VENICE NEIGHBORHOOD COUNCIL VICE PRESIDENT MARC SALTZBERG was dismayed that he was the lone vote to support an alcohol compliance unit.

VENICE NEIGHBORHOOD COUNCIL VICE PRESIDENT MARC SALTZBERG was dismayed that he was the lone vote to support an alcohol compliance unit.

By Gary Walker
A motion asking Los Angeles Councilman Mike Bonin to create an alcohol enforcement and compliance unit for the Venice area was soundly rejected by the Venice Neighborhood Council at its meeting last month.
The council’s Neighborhood and Land Use and Planning committees had met in a joint session earlier and approved the motion by an 8-2 vote, but when it came before the neighborhood council, it garnered only one vote from board vice president Marc Saltzberg, with 15 against and two abstentions.
In the beachside enclaves of Venice and Santa Monica, two communities that see a high rate of tourism annually, there are an equally high number of outlets that sell alcohol, according to the Westside Impact Project.
In Venice, there are 106 businesses licensed to sell liquor, beer and wine within the seaside town of 3.17 square miles, which equates to 33 outlets per square mile on average. The county average, according to Los Angeles County officials, is 16 alcohol outlets per square mile.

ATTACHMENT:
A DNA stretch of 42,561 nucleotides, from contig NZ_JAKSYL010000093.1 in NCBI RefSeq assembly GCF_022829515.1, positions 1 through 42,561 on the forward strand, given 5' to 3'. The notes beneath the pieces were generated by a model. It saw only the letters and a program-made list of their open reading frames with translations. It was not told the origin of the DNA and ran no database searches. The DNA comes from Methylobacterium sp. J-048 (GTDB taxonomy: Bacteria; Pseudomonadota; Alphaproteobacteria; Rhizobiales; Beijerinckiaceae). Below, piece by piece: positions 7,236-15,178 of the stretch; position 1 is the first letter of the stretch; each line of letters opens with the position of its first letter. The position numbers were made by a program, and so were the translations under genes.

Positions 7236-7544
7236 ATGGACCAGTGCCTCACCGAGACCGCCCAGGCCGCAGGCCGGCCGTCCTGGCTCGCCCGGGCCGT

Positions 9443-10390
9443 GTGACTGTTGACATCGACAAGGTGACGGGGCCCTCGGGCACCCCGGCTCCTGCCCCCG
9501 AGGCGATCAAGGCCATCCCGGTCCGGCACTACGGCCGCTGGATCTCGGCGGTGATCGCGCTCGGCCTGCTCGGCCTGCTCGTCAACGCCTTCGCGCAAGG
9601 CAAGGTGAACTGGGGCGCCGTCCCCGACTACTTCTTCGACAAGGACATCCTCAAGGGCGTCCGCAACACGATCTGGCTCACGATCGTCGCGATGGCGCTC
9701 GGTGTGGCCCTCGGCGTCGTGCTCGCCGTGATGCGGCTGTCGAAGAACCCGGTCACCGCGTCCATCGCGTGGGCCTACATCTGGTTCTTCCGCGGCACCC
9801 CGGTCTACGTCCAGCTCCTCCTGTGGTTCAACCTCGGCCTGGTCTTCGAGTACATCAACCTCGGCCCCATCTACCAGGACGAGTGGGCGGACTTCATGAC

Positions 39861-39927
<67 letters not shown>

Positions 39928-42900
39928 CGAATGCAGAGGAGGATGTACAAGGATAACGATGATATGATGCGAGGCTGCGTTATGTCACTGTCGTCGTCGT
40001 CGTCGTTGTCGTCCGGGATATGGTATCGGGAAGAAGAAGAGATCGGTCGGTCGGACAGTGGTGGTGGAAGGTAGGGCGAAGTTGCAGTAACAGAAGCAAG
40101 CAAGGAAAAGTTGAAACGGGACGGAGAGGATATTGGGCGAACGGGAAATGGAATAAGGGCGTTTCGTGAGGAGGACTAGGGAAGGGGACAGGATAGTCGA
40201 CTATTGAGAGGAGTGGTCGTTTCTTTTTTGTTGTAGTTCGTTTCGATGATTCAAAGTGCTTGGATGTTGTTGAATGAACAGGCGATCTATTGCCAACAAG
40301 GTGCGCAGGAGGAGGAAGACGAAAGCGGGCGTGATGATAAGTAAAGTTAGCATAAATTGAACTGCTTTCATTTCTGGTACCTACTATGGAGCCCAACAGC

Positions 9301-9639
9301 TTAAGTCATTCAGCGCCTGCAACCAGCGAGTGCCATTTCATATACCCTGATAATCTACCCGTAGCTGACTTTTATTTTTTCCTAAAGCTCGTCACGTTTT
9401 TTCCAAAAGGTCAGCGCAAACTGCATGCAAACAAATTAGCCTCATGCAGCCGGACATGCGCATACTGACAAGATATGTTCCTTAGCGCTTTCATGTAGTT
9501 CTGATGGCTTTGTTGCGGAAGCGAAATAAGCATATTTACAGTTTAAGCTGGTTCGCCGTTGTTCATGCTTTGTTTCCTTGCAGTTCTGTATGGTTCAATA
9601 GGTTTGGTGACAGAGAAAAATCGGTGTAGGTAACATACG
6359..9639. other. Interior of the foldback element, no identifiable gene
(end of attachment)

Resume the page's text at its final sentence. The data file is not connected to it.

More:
In addition, Venice has 32 alcohol outlets per 10,000 residents, while Council District 11, which includes Venice, Del Rey, Mar Vista, Playa del Rey and Westchester, has 21.5 per 10,000 residents.
The Westside Impact Project is a Los Angeles County campaign that is seeking to lower the number of alcohol-related problems in Santa Monica and Venice.
“The point of the motion was that someone should do inspections (of these establishments) and enforce the conditions of operations,” Saltzberg said after the vote.
Bonin’s office has received several complaints from Venice residents about the number of establishments serving alcohol.
Westside Impact Project Manager Sarah Blanch was disappointed that the local council voted against the motion by such a wide margin.
“There is a distinct disconnect between the Venice Neighborhood Committee’s vote of 8-2 in favor of this motion and the Venice Neighborhood Council’s almost unanimous rejection of it, with 15 ‘no’ votes and only one ‘yes’ vote,” Blanch said. “At the Venice Neighborhood Committee/LUPC Sept. 10 special meeting on this subject, multiple Venice residents expressed their concerns about quality of life issues related to alcohol outlets in the community, primarily in the form of littering, noise and vandalism.”
Land Use and Planning Committee Chair Jake Kaufman did not vote on the motion, but said he understands how some have grown frustrated by what they claim are establishments violating conditions of their lease and planning approvals. He himself has heard them firsthand.
“I get frequent phone calls from people who have called various city departments who say they know of (certain violations) and no one is doing anything about them,” he said.
Kaufman, who is also a member of the neighborhood council, says while he understands that Los Angeles has been mired in a budget crisis for years before the last fiscal year, he feels that Venice does not receive the kind of enforcement services, as well as attention to its local infrastructure, that it should.
“We have 16 million people that come to Venice Beach every year. With those numbers, why don’t we have the resources to take care of our beaches?” he asked.